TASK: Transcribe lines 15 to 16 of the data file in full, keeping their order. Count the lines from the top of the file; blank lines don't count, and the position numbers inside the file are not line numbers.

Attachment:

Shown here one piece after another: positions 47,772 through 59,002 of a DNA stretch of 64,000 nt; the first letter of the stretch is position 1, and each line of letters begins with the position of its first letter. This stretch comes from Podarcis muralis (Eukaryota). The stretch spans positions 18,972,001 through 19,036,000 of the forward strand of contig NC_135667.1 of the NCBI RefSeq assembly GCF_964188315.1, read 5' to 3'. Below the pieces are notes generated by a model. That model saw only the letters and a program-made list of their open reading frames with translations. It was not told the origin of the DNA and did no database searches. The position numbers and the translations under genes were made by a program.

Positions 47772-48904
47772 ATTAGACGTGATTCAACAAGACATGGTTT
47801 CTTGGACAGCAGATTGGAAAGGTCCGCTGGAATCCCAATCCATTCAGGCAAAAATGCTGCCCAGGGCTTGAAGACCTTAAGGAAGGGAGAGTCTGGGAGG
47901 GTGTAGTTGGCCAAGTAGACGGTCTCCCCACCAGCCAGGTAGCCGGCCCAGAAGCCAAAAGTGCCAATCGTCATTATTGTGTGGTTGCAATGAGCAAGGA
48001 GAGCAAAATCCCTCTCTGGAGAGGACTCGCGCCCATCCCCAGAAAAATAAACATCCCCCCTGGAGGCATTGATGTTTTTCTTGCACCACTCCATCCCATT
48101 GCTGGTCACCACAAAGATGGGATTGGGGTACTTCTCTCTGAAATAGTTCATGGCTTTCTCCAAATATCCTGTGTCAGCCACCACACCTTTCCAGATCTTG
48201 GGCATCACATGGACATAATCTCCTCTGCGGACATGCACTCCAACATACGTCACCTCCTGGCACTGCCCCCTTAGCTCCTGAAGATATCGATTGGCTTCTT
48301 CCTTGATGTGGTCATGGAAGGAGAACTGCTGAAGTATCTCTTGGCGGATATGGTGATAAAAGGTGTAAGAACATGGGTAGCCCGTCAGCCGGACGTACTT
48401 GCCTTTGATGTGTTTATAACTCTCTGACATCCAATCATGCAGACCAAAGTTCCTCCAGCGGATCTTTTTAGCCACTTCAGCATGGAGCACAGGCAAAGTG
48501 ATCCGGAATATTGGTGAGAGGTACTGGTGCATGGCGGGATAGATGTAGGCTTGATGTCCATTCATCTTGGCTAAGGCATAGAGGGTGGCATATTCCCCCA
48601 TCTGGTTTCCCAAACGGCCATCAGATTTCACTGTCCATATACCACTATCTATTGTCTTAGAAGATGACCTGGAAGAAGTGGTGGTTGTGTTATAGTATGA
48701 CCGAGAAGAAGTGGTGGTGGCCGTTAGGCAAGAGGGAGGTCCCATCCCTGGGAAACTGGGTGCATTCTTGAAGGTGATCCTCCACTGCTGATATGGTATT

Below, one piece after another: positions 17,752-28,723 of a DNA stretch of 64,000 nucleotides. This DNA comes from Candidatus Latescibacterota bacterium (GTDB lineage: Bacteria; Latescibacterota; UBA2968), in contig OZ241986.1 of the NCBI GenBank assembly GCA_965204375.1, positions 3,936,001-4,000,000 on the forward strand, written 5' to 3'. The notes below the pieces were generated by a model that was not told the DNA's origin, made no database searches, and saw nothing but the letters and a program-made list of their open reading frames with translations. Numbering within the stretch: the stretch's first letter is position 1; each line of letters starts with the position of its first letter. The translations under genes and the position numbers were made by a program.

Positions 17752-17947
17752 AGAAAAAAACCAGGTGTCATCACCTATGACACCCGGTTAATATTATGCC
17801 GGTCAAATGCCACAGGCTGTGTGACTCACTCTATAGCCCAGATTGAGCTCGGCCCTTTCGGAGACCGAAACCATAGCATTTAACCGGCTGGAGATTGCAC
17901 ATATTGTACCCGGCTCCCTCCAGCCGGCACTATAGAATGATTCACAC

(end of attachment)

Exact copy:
Positions 17752-17947
17752 AGAAAAAAACCAGGTGTCATCACCTATGACACCCGGTTAATATTATGCC